New Haven has a particular history of discrimination in its fire department. Black firefighters and applicants have successfully sued the department for racial discrimination in hiring or promotion numerous times, most recently in 2004. Although New Haven has made strides in the hiring of black firefighters, the promotion of black officers continues to be a problem. In 2007, although a little over 30 percent of entry-level positions in the department were filled by blacks, African Americans held only 15 percent of supervisory positions.
Thus, the only stigma at issue in this case is the stain on fire departments throughout the U.S. that have treated their firehouses like private, white familial enclaves. That’s why it was so galling to hear Chris Matthews on Hardball defend the use of patronage and family connections in some Irish Catholic communities to maintain a disproportionate access to firefighting jobs not as discrimination but as “tradition.”
It’s no surprise that this case pushes all kinds of buttons. We’ve been trained not to think of affirmative action in this context. Even many black people will denounce affirmative action as having helped only elite and middle-class blacks and white women. They and others ignore that some of the most important affirmative action gains in the history of this country were achieved by lawsuits that challenged racial barriers to employment in police departments, firehouses, and construction and electrical unions. These jobs, traditionally filled by young men, often didn’t require a high school diploma but provided good, well-paid work with benefits. In fact, the requirement of high school diploma was imposed in some jurisdictions only after the passage of Title VII, precisely to keep black applicants out. But access to these jobs are critical for working-class black people and their families. To the extent that there are sizable numbers of blacks in these jobs in many of our cites today is due, in large measure, to successful affirmative action lawsuits or voluntary affirmative action measures.
Many whites are simply ignorant of the shameful history of whites excluding black applicants from municipal employment. Others are beneficiaries of that exclusion and see these jobs as the last stronghold of white control in our cities.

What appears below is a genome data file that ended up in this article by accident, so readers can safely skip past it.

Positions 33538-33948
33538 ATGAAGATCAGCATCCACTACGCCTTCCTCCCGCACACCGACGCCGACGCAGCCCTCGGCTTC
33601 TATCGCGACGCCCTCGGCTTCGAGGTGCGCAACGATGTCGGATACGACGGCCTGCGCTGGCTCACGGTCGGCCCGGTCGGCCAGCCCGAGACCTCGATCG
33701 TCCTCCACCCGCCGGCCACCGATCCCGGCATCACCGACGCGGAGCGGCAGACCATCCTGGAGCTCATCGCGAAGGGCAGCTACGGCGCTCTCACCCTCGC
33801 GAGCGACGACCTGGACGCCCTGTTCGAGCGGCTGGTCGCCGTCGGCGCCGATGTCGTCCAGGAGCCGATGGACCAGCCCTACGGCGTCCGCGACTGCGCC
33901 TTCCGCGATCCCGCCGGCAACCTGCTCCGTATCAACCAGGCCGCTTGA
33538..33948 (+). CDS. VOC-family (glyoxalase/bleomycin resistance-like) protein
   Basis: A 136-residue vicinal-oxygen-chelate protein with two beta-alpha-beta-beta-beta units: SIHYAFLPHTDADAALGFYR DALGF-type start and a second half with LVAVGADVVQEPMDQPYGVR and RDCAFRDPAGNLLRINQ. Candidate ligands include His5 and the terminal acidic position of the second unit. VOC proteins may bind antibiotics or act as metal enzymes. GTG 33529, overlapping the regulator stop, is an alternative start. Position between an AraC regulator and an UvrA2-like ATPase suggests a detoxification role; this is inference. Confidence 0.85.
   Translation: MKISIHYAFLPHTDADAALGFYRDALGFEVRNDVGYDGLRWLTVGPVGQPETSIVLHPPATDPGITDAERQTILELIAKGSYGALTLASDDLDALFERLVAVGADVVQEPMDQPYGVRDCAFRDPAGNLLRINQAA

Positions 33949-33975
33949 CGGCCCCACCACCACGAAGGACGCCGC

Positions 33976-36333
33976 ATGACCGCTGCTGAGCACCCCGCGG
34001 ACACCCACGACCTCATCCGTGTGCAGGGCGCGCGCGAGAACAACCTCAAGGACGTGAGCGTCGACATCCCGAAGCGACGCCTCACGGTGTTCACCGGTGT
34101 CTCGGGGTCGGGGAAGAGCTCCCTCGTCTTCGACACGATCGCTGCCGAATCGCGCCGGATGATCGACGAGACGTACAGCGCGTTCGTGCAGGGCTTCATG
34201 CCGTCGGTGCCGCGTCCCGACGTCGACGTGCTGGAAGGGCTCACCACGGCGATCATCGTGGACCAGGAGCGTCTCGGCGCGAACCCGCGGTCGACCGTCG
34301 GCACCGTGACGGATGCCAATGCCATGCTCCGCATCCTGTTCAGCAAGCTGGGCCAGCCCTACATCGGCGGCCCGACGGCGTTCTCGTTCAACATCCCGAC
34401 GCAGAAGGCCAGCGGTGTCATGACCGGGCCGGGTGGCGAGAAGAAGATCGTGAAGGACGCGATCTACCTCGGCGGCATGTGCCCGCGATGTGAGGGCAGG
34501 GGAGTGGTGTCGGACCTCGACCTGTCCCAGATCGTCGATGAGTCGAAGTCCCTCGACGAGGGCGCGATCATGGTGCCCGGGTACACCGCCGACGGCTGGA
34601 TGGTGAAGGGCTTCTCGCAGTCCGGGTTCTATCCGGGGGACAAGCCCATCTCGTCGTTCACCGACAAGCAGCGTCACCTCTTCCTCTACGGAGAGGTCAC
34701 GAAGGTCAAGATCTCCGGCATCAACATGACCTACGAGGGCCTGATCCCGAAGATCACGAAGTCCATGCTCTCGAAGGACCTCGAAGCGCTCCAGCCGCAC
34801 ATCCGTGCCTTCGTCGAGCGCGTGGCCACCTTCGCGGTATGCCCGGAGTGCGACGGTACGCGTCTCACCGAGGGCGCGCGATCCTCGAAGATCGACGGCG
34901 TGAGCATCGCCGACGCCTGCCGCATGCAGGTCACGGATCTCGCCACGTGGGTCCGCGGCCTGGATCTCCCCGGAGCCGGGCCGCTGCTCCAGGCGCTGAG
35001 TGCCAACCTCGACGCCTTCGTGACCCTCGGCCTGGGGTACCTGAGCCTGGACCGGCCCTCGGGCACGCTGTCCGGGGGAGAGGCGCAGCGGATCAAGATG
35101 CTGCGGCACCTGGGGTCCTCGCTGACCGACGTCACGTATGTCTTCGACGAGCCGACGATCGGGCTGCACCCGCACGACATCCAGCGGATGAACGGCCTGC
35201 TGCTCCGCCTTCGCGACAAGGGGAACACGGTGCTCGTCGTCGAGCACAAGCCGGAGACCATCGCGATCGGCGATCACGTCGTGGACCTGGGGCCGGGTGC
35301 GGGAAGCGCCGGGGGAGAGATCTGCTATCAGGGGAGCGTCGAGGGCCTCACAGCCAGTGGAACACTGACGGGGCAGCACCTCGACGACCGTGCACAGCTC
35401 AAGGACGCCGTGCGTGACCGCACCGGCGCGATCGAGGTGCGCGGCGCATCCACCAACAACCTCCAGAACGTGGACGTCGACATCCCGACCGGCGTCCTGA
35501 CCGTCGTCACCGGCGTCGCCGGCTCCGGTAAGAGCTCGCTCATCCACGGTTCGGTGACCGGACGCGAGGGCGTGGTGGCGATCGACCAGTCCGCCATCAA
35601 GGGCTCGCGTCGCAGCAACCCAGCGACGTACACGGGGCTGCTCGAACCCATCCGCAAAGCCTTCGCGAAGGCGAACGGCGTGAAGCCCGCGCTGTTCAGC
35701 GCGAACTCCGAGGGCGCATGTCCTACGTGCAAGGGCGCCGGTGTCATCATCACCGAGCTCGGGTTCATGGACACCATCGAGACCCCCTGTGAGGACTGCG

Some simply see this case as being about Frank Ricci and his right to a fair and transparent process for promotion. It’s worth pointing out that even had the test been certified, it’s not certain by any means that Ricci would have received a promotion. The names of those who pass the test are placed on a list that is submitted to the Board of Fire Commissioners. Lieutenants and captains are selected from among the names on the list.
Given all of the departures from standard practices in the creation of the test, and the fact that its results showed racial differentials that were inexplicably more pronounced than in prior years, New Haven’s Civil Service Board was justified in its split decision on certification.
For whatever else it is, Ricci isn’t a referendum about affirmative action. This case is about a particular city, a particular fire department and a particular test.
In fact, in light of its particular history, the New Haven Fire Department should strive to adopt a test that is valid and objectively sound and that provides an evaluation of the relevant qualifications for candidates seeking important supervisory jobs. This new test should not be one that tips the scales in favor of minorities, but one that is consistent with standard testing practices and can withstand scrutiny by industry testing experts. That’s something that even Chris Matthews could agree with.
Sherrilyn A. Ifill is a professor at the University of Maryland School of Law and a civil rights lawyer.